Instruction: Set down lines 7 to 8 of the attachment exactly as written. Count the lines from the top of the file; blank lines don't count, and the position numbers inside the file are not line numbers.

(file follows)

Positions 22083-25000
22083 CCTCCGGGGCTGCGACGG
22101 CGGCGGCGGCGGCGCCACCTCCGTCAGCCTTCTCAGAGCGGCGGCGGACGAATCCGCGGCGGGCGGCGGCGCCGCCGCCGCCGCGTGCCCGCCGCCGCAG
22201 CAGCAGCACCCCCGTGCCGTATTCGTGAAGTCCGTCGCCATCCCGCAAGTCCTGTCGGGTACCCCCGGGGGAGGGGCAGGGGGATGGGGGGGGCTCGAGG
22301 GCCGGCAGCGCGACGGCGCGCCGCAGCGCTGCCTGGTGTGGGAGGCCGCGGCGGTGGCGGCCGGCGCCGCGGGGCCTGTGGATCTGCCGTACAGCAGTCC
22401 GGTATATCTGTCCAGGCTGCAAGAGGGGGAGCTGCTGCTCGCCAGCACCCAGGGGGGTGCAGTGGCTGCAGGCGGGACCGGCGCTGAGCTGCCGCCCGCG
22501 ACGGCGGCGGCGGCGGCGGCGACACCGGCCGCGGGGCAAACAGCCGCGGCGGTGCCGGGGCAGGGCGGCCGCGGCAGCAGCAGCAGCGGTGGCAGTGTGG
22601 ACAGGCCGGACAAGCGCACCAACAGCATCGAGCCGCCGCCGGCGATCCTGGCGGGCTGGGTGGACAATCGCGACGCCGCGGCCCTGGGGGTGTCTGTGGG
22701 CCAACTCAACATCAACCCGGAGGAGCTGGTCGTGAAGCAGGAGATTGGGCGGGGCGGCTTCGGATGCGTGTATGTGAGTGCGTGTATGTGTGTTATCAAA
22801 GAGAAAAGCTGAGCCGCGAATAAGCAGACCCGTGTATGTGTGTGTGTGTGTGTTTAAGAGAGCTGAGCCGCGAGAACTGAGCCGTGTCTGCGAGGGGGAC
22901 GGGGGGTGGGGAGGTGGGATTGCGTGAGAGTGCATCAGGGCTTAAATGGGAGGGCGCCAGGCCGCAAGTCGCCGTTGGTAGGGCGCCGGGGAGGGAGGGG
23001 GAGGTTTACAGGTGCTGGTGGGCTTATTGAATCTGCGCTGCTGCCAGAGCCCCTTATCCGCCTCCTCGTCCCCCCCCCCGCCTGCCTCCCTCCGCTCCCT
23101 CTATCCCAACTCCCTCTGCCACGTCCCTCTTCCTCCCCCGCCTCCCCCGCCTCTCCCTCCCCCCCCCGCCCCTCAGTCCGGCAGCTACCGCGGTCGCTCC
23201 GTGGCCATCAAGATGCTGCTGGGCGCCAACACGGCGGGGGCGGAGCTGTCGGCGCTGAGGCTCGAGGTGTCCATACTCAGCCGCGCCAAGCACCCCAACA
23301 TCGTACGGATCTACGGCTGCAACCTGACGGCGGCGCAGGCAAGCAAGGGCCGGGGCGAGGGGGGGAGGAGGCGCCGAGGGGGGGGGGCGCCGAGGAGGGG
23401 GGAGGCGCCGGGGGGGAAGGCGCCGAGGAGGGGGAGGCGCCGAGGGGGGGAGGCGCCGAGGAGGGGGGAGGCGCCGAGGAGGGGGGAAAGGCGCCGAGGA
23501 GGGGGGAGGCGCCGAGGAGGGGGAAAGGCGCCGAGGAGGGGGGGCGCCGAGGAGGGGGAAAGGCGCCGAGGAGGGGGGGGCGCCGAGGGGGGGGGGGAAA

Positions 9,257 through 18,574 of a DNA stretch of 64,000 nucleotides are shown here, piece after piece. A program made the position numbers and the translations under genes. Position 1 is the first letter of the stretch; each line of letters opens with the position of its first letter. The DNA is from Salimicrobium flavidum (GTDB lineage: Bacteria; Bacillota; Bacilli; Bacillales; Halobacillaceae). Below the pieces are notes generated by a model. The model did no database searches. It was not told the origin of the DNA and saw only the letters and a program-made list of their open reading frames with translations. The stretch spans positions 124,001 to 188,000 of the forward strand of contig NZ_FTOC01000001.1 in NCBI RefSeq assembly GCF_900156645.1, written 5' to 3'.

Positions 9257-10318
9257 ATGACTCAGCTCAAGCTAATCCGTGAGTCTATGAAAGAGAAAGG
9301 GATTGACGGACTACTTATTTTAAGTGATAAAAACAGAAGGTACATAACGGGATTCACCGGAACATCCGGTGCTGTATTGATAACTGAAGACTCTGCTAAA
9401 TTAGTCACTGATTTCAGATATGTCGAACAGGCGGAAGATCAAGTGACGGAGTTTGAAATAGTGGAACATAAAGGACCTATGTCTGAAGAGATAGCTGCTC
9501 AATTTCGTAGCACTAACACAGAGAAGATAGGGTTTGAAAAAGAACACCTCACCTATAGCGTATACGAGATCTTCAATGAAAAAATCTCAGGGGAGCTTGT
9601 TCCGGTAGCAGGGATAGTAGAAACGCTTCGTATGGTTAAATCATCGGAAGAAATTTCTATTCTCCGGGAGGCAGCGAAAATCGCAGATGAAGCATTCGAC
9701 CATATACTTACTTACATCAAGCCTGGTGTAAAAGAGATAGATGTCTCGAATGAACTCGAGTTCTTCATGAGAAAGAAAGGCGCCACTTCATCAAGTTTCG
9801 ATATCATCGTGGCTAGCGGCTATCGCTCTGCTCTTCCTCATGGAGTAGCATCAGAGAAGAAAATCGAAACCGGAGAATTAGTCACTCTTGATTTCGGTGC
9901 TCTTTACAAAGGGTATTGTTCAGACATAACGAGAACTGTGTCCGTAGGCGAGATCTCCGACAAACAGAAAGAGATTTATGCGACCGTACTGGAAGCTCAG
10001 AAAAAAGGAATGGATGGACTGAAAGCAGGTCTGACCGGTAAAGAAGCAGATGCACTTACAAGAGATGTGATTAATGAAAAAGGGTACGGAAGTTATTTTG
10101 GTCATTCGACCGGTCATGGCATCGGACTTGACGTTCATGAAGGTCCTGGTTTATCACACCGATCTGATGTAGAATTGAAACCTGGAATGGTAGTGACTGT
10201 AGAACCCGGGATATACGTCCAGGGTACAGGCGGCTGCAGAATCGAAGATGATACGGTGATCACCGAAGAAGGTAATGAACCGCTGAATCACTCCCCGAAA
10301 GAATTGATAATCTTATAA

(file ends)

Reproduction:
22501 ACGGCGGCGGCGGCGGCGGCGACACCGGCCGCGGGGCAAACAGCCGCGGCGGTGCCGGGGCAGGGCGGCCGCGGCAGCAGCAGCAGCGGTGGCAGTGTGG
22601 ACAGGCCGGACAAGCGCACCAACAGCATCGAGCCGCCGCCGGCGATCCTGGCGGGCTGGGTGGACAATCGCGACGCCGCGGCCCTGGGGGTGTCTGTGGG